RE: How to make a million dollars in Real Estate
What you guys think of Grant Cardon?
10-22-2015, 10:07 PM
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Dash Global Offline
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RE: How to make a million dollars in Real Estate
Fuksong,

Yea, def not places like Cali, Haw, etc. Unless you have a ton of capital, the average joe is gonna be investing in places with houses in the 30-100k range.

With such cheap houses you will be doing cash deals. Most likely with a hard money lender if you don't have all the funds yourself.

As for buying property for 20% below value (actually need to look for ones needing some work for an even higher ARV %). You would look for motivated sellers and REO / short sales / auctioned houses. These places have usually been neglected and need work done to them.

The idea is you want to create appreciation when you buy the house under value. In addition to regular appreciation.

But yea, there are a million nuances that go into real estate investing.

Financing options
Finding properties
Estimating repairs
Making offers
Estimating ARV and cash flow / profit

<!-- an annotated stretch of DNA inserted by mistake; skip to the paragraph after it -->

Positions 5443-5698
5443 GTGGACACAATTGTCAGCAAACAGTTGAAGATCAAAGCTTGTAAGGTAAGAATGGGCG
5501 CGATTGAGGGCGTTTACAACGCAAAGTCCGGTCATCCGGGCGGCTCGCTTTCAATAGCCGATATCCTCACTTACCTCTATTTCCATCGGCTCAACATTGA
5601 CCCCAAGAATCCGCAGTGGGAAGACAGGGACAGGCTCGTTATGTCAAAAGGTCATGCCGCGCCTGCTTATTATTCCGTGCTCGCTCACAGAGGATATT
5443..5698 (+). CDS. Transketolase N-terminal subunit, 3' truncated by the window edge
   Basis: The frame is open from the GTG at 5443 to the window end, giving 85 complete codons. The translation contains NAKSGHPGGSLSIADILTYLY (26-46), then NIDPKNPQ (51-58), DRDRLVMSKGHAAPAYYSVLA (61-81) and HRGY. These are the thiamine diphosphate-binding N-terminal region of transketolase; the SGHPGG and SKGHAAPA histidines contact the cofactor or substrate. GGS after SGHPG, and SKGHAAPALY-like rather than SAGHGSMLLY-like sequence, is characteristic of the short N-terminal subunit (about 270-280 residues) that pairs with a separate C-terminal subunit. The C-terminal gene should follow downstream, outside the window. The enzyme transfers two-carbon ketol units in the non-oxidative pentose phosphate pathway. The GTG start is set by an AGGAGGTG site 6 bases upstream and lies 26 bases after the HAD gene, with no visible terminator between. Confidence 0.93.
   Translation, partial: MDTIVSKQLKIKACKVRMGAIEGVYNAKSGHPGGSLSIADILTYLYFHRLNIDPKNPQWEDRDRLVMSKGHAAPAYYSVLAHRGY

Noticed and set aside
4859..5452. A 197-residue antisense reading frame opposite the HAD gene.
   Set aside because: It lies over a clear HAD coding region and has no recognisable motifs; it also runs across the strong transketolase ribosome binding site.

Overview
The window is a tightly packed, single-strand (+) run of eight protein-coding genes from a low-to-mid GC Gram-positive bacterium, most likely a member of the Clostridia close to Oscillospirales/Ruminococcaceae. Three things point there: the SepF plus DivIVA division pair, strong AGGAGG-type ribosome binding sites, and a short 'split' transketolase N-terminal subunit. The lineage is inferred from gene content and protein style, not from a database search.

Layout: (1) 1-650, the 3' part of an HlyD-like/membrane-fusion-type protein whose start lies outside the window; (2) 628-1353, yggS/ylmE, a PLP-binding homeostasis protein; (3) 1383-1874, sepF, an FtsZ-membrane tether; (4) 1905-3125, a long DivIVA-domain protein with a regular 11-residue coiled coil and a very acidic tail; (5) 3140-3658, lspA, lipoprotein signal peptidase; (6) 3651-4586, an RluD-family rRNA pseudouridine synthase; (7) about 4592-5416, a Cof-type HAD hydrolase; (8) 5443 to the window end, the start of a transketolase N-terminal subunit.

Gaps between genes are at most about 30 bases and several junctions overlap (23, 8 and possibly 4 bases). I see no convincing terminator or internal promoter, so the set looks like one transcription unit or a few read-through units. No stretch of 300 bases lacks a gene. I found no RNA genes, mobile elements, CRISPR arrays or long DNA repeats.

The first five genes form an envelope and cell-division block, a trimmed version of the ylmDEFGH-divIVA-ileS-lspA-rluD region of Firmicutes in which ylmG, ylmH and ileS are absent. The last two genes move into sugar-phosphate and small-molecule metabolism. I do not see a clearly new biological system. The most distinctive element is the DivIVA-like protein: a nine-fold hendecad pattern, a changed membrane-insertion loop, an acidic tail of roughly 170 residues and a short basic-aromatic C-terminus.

Building a REI team (re agent, lawyer, contractors, pm's, etc)
Finding the right contractors
Holding costs
Closing costs
Exit Strategies
Finding and managing tenets
etc
etc
(This post was last modified: 10-22-2015, 10:53 PM by Dash Global.)
10-22-2015, 10:52 PM
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JJ Roberts Offline
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RE: How to make a million dollars in Real Estate
(10-21-2015, 12:07 AM)JJ Roberts Wrote: This podcast is essential for property investors partocularly if your interest is in the UK market

http://naughtynomad.com/2015/05/21/how-t...tionships/

Even if it's not, there is a lot of useful free advice here

Sorry posted the wrong link due to a copy and paste error.

The link I wanted to post to the property podcast is this one

https://itunes.apple.com/gb/podcast/the-...27071?mt=2
10-24-2015, 03:27 AM
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fucksong Offline
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RE: How to make a million dollars in Real Estate
(10-22-2015, 06:27 PM)TideRide Wrote: FSong
In your market which real estate professionals are making the most on average (appraisers, brokers, inspectors, loan officers, etc.)?

Do you know of a decent tutorial to learn income capitalization?

On average?? I would say loan officers as they work for a bank earning a salary BUT you don't get into real estate if you want to just be average. While not every broker will be earning a lot, the top ones earn half a million if not more. You have to be on top of your shit. Appraisers who do houses earn little, but the commercial ones earn more but again, there's a limit, same with inspectors whereas brokers have the most freedom as you can go after the biggest buildings possible BUT you can also starve if you don't close a deal. Survival of the fittest
(10-22-2015, 10:52 PM)Dash Global Wrote: Fuksong,

Yea, def not places like Cali, Haw, etc. Unless you have a ton of capital, the average joe is gonna be investing in places with houses in the 30-100k range.